Ten minutes before the bell, I popped Lily’s sunshine yellow pill into my mouth with an unsteady hand- it was surprisingly sweet- like candy. At first I felt just as near to tears as I had before, but then a wave of nothing washed over me. I could physically feel the stress draining from my body as if I was a bathtub full of boiling water someone had pulled the plug out of.  The heat dissipated from my face and the knot in my stomach unraveled.  I was cool and I was flat - numb. “Mr. Tecmire?” I asked with a steady voice as I approached his desk, “I was wondering if you had a moment to talk about my last test.”
                I lay in my dorm room bed, staring up at the gray speckled ceiling as I tried fruitlessly to hide from the outside world under my towering mountain of blankets. Footsteps, a microwave ding, a peel of laughter, seeped from down the hall into the little room. I squeezed my eyes shut. I didn’t want to think anymore. Perhaps if refused to move ever again the endless march of time would take pity on me and pass me by undisturbed. Ping, my phone lit up on the bedside table, its glowing white face illuminating the dim room. That would be Tim. I rolled over with a groan to face the wall, hugging my knees to my chest as I pulled my thickest blanket up over my head. Ping Ping. I constricted myself into a tighter ball. Maybe if I make myself small enough I could disappear. Ping Ping Ping.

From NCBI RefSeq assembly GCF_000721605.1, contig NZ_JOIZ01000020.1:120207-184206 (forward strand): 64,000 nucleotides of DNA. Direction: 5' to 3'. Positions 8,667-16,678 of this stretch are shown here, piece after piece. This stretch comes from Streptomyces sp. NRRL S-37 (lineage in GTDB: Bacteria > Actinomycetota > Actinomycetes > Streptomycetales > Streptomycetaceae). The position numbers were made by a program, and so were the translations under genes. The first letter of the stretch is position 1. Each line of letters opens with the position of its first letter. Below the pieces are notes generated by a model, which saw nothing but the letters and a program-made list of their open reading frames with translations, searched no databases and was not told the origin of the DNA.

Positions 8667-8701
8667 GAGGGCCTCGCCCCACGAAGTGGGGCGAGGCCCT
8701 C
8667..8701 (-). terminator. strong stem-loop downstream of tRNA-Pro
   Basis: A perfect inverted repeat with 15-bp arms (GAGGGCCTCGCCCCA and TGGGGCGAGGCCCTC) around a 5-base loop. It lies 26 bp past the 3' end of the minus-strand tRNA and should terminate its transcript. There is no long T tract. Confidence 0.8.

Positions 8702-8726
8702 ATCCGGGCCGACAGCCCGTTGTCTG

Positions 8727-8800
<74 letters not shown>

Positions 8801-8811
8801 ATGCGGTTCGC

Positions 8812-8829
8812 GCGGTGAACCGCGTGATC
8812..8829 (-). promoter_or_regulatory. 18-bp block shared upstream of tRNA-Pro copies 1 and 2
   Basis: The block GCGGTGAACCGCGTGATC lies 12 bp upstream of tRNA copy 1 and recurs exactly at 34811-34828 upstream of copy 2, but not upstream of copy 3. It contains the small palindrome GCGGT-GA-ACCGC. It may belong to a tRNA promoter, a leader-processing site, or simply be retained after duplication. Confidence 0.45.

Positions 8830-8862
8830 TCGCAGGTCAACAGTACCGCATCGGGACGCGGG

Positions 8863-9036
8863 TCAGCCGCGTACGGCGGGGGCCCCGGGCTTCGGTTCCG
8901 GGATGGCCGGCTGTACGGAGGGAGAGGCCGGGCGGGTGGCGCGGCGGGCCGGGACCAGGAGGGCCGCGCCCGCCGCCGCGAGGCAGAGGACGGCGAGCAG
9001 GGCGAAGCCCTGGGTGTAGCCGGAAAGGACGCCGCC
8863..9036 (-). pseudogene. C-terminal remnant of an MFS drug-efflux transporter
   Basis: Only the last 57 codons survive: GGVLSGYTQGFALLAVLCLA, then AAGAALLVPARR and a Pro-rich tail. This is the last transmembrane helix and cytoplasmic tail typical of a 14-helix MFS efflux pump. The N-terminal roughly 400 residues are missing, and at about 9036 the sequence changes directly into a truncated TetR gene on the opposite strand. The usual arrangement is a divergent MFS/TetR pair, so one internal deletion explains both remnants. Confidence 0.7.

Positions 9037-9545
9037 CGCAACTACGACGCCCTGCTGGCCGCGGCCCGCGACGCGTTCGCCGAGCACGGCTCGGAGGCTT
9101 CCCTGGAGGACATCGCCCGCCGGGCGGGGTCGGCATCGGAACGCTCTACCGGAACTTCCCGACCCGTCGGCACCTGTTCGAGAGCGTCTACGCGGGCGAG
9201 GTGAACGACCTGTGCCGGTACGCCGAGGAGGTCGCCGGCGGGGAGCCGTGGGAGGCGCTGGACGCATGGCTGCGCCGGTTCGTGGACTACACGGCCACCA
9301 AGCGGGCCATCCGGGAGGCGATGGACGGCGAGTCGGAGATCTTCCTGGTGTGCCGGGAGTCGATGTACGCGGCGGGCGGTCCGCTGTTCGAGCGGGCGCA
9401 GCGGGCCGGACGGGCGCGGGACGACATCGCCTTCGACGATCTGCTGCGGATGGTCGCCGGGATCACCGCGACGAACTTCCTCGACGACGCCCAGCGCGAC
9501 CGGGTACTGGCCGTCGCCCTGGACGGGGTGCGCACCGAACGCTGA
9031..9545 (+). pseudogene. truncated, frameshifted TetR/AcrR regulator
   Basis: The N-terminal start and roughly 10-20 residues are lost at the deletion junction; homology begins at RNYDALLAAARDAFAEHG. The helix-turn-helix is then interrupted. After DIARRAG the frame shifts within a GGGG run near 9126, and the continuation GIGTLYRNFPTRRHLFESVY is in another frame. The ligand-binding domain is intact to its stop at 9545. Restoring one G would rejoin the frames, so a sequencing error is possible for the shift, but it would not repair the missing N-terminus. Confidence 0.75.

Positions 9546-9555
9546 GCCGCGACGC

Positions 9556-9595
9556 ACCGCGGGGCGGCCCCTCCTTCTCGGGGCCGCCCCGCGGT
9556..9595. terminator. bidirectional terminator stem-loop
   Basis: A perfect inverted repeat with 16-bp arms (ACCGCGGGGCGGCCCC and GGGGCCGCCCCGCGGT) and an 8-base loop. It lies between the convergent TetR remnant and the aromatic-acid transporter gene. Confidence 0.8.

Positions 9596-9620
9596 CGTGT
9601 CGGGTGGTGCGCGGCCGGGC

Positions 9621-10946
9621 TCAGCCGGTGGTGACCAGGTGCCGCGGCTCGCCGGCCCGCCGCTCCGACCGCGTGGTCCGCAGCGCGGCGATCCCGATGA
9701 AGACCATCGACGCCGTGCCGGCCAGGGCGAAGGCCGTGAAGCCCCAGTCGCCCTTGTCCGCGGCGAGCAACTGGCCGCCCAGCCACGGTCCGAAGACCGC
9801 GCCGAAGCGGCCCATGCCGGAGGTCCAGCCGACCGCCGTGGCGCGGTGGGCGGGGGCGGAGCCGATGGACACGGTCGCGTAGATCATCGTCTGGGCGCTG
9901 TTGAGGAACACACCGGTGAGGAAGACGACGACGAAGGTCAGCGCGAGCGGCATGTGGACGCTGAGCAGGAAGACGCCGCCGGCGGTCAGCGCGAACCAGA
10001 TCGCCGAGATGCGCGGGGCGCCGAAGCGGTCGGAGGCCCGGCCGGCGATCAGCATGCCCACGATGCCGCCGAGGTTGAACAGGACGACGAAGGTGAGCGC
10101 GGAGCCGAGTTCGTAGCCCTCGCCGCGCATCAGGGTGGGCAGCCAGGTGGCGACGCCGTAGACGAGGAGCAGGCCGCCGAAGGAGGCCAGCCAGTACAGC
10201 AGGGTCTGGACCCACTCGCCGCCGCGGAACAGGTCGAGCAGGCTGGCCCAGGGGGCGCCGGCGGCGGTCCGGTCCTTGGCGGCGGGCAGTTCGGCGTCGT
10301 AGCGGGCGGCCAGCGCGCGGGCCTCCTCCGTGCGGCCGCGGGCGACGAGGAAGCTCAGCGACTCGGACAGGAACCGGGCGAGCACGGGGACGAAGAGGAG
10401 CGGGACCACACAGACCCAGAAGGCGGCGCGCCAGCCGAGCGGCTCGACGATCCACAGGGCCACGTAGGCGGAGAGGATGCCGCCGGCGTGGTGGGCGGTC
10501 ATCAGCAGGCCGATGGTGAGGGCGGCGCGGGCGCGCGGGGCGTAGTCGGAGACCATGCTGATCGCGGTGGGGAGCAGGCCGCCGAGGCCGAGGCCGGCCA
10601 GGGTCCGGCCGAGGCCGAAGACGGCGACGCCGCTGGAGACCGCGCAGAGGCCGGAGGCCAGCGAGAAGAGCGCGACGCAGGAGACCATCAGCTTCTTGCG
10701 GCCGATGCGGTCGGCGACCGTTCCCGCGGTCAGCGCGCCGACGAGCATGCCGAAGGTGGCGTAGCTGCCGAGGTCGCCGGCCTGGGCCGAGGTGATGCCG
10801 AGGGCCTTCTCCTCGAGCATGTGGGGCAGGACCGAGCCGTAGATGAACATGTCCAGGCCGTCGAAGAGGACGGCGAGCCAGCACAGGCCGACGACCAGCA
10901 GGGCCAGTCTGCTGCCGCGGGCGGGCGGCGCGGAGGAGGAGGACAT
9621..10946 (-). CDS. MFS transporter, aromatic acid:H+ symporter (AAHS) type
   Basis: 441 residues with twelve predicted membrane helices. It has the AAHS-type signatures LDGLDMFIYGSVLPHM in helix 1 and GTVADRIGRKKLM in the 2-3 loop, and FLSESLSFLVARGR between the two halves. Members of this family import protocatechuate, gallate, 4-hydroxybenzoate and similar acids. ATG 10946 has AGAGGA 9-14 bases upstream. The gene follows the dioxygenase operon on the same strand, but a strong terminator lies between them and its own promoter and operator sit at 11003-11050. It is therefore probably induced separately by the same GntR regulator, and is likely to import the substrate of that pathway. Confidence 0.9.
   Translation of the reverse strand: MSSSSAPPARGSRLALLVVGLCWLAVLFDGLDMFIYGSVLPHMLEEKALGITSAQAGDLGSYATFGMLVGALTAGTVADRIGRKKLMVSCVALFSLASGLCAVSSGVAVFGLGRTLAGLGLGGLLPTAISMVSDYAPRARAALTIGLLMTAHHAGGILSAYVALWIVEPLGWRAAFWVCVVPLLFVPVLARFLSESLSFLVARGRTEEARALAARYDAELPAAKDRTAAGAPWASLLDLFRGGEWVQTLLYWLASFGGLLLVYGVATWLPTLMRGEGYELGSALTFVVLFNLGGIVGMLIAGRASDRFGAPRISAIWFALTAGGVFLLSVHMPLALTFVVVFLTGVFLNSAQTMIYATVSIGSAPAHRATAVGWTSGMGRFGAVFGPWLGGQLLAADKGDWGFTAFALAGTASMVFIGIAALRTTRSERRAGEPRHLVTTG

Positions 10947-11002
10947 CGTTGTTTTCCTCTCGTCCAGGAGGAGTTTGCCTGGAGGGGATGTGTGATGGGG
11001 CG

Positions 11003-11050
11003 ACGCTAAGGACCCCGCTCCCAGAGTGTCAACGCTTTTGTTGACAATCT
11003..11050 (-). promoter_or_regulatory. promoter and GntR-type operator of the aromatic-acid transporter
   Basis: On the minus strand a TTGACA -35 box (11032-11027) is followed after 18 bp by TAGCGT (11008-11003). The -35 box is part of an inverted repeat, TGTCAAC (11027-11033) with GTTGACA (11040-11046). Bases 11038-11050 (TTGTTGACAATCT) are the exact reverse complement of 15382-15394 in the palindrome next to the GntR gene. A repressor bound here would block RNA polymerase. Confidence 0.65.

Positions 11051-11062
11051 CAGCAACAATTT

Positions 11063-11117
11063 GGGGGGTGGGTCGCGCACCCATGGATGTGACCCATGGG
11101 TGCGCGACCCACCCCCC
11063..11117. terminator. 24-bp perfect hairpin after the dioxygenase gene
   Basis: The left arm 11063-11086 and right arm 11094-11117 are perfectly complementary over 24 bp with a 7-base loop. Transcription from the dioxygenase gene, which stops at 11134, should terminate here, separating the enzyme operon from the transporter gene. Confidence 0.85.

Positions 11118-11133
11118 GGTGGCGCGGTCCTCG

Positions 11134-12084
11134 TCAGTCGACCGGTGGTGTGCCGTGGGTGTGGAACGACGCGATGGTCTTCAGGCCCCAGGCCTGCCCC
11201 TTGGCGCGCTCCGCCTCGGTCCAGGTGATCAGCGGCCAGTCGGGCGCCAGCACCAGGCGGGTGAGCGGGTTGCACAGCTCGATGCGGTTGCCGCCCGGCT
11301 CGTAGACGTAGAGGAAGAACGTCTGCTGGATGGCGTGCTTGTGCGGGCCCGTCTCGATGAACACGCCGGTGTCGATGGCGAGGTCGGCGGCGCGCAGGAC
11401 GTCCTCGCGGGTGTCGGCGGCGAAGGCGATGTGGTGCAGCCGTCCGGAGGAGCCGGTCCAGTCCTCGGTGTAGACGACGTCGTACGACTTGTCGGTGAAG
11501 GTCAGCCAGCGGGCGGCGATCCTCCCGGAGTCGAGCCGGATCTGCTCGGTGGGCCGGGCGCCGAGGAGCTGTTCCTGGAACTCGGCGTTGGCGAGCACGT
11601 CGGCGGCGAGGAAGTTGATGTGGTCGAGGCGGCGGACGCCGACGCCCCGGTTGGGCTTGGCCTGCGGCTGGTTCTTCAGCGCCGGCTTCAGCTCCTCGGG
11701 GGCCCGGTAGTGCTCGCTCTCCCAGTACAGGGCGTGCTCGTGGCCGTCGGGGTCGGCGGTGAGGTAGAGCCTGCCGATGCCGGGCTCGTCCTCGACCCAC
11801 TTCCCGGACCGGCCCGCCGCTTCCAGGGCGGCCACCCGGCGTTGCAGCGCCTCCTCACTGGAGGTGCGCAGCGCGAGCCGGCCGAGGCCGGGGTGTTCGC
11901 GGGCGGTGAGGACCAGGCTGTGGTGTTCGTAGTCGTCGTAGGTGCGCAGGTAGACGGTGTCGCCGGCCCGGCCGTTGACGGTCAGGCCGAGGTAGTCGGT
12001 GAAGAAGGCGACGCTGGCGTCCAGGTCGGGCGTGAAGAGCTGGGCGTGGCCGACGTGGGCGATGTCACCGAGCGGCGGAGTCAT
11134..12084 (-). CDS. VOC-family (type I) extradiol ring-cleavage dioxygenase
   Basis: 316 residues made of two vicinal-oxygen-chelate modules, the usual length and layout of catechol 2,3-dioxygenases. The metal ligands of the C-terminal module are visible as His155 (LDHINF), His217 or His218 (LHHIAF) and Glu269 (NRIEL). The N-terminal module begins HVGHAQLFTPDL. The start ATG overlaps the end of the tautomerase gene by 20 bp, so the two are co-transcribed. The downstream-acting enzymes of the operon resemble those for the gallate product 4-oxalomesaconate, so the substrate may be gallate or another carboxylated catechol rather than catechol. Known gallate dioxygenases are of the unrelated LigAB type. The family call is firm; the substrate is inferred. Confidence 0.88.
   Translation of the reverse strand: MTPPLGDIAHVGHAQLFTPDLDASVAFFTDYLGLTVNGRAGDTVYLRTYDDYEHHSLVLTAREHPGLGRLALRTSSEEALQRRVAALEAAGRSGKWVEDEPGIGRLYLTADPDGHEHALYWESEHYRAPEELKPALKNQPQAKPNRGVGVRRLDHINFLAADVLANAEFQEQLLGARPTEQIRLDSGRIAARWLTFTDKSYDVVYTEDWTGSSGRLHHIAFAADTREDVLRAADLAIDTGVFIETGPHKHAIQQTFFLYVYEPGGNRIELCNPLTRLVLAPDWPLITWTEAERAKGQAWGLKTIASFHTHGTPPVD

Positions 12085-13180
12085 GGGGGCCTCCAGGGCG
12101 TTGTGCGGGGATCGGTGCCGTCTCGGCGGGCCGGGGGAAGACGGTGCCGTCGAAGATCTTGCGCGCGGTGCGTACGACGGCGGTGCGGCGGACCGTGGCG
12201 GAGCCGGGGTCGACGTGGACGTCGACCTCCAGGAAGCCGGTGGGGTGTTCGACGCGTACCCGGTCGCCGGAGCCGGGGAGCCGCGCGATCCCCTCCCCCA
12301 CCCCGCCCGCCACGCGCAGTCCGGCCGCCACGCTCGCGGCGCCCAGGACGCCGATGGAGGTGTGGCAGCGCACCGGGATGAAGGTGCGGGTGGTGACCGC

Jesus, okay.
                 I sat up, roughly throwing off my fortress of comfort and grabbed my phone. I was right, it’s Tim.
                 “Amels please”
               “We need to talk about this”
                “I love you.”
               “I don’t wanna give up on us”
               “Im in this for the long haul we can’t throw this away”